Review: Sisters (2014)


It is summertime, so I finally had a chance to read this book. Getting my hands on it during the school year was impossible. Our students, both the girls and boys, are loving this graphic novel about a family that takes a road trip from California to Colorado Springs, Colorado.

Sisters is actually book 2 in a series by Raina Telgemeier. I have not read the first book, and felt that this one stands alone just fine. It is a quick, engaging read and has the power to hook a lot of young readers. I enjoyed the story much more than I expected to. Actually, I really loved it. This may be because the author is close to my age and she wrote about her own life as a child, growing up in a way that seemed very familiar to me.

This book has been nominated by kids for the Colorado Children’s Book Award in 2016. Despite the very stiff competition it has, I’m going to go ahead and predict right now that this one will win the kids’ votes. -Erin



Books On CD: The Perfect Road Trip Companion?

I recently returned from a road trip with my two small children.  Fifteen hours in the car (one way) makes for looo-oong driving days with a 2-year-old and a 5-year-old.  To pass the time in the car, I brought along some books on CD.  We have tried books on CD before with only mild success.  Last time we traveled, we brought along Mercy Watson: Something Wonky This Way Comes by Kate DiCamillo.  My kids were already very familiar with Mercy Watson books but seemed only half-heartedly interested in hearing the familiar story read by somebody new.

For this trip (one year later), I decided to try a couple of books that are new to my kiddos.  We stHorrible Harry & the Green Slimearted with Horrible Harry and the Green Slime by Suzy Kline which is read by Johnny Heller.  I chose this one because it is a short chapter book with lots of pictures and I had a copy for my son to follow along with.  Since it is a series, I also hoped that he might take a liking to it and want to try reading more Horrible Harry books after the trip.  I know Horrible Harry books are written to have short, simple sentences that are easy to read but I was still disappointed with the way this book was read out loud on the CD.  While my son listened dutifully (and even laughed occasionally as he listened), Heller read the book with such a staccato, abrupt voice that I found the story to be slightly jarring and uncomfortable to listen to.  The best thing about this book on CD was that it was over in less than an hour.  When I asked him about it later, my son did say that he liked the book though so that’s something.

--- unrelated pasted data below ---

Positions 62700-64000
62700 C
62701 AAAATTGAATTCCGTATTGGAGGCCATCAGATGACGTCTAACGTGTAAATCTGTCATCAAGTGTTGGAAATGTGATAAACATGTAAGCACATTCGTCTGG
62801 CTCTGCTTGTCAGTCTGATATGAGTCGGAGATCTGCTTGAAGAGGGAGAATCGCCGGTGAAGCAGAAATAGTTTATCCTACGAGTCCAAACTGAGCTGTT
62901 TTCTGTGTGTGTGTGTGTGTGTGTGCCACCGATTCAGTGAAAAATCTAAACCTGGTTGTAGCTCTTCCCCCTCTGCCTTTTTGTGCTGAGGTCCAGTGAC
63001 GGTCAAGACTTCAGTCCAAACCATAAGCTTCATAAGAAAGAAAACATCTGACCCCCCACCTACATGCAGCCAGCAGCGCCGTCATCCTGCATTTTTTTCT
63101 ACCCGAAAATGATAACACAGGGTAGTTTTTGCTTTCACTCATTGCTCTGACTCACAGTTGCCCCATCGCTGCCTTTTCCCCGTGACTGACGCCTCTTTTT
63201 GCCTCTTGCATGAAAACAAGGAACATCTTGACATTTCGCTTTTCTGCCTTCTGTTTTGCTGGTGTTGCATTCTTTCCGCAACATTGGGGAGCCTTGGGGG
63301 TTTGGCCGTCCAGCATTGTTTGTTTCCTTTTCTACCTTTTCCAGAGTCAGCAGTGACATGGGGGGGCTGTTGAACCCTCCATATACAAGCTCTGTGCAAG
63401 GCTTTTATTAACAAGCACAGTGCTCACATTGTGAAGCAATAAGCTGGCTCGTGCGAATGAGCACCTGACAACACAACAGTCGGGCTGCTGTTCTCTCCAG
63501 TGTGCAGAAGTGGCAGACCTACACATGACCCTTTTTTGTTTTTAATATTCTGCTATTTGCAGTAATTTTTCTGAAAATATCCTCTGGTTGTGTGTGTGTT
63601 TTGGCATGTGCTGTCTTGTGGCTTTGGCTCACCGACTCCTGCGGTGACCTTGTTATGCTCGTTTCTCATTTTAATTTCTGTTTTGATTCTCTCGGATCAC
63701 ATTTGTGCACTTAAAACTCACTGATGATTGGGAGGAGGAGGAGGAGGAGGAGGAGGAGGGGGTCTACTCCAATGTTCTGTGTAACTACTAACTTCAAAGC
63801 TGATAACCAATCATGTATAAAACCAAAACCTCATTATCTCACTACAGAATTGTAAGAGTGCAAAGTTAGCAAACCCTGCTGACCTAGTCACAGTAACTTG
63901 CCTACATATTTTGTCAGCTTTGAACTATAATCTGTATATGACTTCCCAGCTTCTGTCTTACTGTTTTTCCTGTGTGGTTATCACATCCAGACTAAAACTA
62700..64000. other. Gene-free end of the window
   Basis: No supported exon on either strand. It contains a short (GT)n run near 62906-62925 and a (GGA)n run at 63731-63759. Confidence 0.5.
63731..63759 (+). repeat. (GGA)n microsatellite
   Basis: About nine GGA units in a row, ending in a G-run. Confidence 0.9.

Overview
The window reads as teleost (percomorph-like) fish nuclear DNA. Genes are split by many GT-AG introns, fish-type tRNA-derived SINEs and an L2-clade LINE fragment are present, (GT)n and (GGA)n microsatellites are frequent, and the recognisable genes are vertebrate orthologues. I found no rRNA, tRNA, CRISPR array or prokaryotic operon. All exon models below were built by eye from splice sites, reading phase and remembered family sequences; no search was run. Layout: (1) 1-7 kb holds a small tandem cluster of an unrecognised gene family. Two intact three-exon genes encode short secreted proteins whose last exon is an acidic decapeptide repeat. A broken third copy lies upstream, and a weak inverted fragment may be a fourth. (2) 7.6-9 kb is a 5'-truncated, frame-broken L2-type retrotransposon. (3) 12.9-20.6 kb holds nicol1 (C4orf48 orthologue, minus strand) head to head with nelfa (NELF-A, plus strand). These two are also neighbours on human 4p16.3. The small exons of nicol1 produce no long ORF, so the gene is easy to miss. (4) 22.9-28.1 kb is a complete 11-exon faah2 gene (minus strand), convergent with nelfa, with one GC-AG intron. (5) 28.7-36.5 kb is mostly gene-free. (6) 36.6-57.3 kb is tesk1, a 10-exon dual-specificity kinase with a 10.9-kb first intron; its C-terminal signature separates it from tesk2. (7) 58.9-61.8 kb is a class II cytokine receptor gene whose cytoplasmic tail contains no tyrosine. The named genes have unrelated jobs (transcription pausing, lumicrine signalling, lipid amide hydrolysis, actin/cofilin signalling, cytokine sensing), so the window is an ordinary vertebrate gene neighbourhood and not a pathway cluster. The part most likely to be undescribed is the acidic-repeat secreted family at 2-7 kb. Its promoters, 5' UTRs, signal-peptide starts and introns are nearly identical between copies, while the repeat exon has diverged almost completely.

The second book on CD that accompanied us on our road trip was an absolute delight!  I took along Flora and Ulysses: The Illuminated Adventures by Kate DiCamillo.  I am a huge Kate DiCamillo fan and purchased this book at an author event where I was able to meet DiCamillo just before the book won the Newbery.  This book was read by Tara Sands and shFlora and Ulyssese did a phenomenal job!  Her tone was perfect and the subtle voice changes helped to distinguish each of the characters as they spoke.  The idea of a “superhero” squirrel who writes poetry and the temporarily blind neighbor boy were humorous enough components to the storyline to delight my 5-year-old. What was most impressive to me, though, was the way Tara Sands handled “reading” the graphic novel portions of the book.  She described each scene with simple, straightforward and clear explanations that enhanced the story and (had you not had a copy of the book in front of you like we did) would have made the reader completely oblivious that they were missing any pictures.  It was beautifully done, and I imagine I may have enjoyed the book even more for having listened to it.  My 35-year-old husband, my 5-year-old son, and I each enjoyed the story immensely, which was most evident when my son would ask to hold the book in order to follow along with the words and pictures, and also when he would ask to listen!  When I talked to my son after the trip about which book he liked listening to better, there was no hesitation when he said Flora and Ulysses.  I would highly recommend picking up Flora and Ulysses on CD for your next road trip (with or without kids)!  -Marika